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Drug-dealing rickshaw drivers are stashing socks full of cocaine and pills around Dublin streets

Journal.ie logo Journal.ie 25/06/2019 Garreth MacNamee
a train crossing a bridge over a river in a city © Shutterstock Eric Valenne geostory

SOME OF DUBLIN’S busiest streets are being used by drug-dealing rickshaw drivers to stash significant quantities of illegal substances in plain sight.

The methods used by the small-time dealers to store their drugs emerged in the wake of a recent garda blitz targeting a number of stashes across the city centre. 

On Friday night, gardaí from Pearse Street station carried out the searches close to where drivers congregate. 

Dark socks stuffed with illegal drugs were discovered hidden behind drain pipes. Plant boxes were also used by drivers to stash their drugs, for fear that they will be done for possession if caught with large quantities of cannabis, cocaine or pills. 

Outside one pub in the Grafton Street area, officers discovered a black sock stuffed with a wide variety of drugs behind a drainpipe.

The drugs were wrapped multiple times in a number of socks and the package was then wedged behind the pipe.

Cannabis, ketamine, cocaine and ecstasy tablets were part of this particular find on Friday. 

Gardaí from Pearse Street then checked a number of other areas where rickshaw drivers are known to stash their supply. These included plant boxes scattered around the Grafton Street and Camden Street areas.

Rickshaw street dealing came to the fore around three years ago when a number of people, mainly aged in their 20s, many of whom are from Brazil, began dealing using these bikes. Many rickshaw drivers operating in the city do not deal drugs.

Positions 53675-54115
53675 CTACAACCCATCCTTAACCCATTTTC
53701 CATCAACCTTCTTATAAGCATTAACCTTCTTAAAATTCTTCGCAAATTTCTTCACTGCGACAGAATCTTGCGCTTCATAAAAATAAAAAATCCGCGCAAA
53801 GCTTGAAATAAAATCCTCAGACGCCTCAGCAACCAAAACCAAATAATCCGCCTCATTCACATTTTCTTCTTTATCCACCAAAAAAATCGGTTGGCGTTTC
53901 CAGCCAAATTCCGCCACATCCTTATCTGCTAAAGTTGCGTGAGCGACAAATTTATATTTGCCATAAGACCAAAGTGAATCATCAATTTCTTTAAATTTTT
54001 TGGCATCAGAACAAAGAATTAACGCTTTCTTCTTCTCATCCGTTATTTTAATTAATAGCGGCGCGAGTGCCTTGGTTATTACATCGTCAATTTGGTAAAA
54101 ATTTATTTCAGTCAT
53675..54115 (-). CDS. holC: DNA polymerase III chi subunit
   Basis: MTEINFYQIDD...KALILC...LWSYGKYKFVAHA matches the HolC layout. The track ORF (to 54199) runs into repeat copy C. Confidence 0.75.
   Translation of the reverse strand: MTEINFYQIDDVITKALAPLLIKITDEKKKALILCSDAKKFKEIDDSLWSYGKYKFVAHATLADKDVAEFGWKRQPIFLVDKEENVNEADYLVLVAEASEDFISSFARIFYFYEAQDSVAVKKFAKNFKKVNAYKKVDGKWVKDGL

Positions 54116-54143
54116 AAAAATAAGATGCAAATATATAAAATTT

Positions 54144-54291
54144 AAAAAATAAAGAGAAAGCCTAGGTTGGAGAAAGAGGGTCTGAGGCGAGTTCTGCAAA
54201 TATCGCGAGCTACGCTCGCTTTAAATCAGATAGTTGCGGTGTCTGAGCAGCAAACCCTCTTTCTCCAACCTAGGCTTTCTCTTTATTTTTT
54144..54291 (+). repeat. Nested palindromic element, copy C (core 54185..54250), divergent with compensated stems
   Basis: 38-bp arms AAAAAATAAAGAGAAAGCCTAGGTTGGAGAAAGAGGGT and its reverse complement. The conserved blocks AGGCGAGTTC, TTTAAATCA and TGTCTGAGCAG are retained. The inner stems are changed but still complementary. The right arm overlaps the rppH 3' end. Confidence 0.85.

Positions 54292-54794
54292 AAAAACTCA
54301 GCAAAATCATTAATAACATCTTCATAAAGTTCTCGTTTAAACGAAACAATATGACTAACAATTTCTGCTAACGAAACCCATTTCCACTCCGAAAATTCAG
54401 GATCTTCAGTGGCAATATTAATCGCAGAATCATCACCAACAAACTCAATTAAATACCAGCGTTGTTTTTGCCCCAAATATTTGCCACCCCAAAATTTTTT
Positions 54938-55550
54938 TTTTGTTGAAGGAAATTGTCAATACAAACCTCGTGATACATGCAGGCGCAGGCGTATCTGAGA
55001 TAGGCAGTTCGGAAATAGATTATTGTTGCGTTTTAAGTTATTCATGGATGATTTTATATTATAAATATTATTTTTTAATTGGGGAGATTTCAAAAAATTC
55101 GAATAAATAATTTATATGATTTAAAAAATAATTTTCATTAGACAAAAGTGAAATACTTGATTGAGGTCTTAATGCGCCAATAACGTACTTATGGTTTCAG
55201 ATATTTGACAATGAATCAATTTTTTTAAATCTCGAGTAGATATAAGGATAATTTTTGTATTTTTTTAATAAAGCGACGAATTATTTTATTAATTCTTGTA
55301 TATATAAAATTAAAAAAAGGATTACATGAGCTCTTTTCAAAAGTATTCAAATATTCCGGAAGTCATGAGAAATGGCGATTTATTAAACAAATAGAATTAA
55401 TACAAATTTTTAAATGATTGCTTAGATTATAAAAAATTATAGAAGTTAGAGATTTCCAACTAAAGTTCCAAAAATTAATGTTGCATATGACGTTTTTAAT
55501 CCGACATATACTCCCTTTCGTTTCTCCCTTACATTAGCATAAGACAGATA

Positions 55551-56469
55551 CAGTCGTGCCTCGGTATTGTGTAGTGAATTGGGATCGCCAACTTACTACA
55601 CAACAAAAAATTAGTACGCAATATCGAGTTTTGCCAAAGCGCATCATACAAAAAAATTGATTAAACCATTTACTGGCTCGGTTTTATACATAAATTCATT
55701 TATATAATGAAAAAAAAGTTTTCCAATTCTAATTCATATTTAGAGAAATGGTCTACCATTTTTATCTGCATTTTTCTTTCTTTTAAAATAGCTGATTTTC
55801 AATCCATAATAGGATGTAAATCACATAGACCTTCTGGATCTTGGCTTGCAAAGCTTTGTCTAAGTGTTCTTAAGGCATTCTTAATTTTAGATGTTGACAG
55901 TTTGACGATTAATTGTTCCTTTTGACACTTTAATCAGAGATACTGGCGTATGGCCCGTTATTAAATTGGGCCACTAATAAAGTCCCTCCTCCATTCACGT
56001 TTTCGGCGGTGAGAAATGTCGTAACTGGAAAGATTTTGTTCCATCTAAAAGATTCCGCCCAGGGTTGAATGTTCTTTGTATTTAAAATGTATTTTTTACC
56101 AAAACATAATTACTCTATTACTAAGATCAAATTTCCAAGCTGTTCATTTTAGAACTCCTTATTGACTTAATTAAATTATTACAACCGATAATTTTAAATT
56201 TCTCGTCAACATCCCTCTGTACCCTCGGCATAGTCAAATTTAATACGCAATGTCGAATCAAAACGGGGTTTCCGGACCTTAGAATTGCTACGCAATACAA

Gardaí believe that many of those who started dealing did so at a time when a number of English language colleges shut down.

A number of people, who previously were not involved in any form of criminality, have been caught by gardaí investigating the Dublin drugs trade.

In February of last year, a rickshaw driver caught with over €4,000 worth of ecstasy tablets had her prison sentence suspended on condition she leave the country.

Why the stashes?  

Drivers do not wish to be caught in possession of these drugs as they can can be prosecuted for sale or supply.

Instead, once the drug order is made by the customer, the driver cycles down to the stash where the package is retrieved and the sale is made.

This means if they are caught in possession of small amount of drugs, drivers can claim they are for their personal consumption and can face a much lesser charge.

The rickshaw drugs trade is being led by a figure from the Dublin nightlife scene who is being investigated by gardai for alleged involvement in directing the trade among some of the bike taxi dealers. Gardaí believe he is sourcing the cocaine through a west Dublin criminal who is heavily linked to the Kinahan cartel.

Gardaí, as well as Revenue officers, regularly carry out blitzes targeting the rickshaw drivers.

Last year, Dublin City Council issued a public advisory notice warning of the safety hazards of using rickshaws.

The vehicles, which are often motorised, are a popular form of transportation for late night revellers in the city centre.

There have been a number of calls by politicians for the bike taxis to be either regulated or completely banned. 

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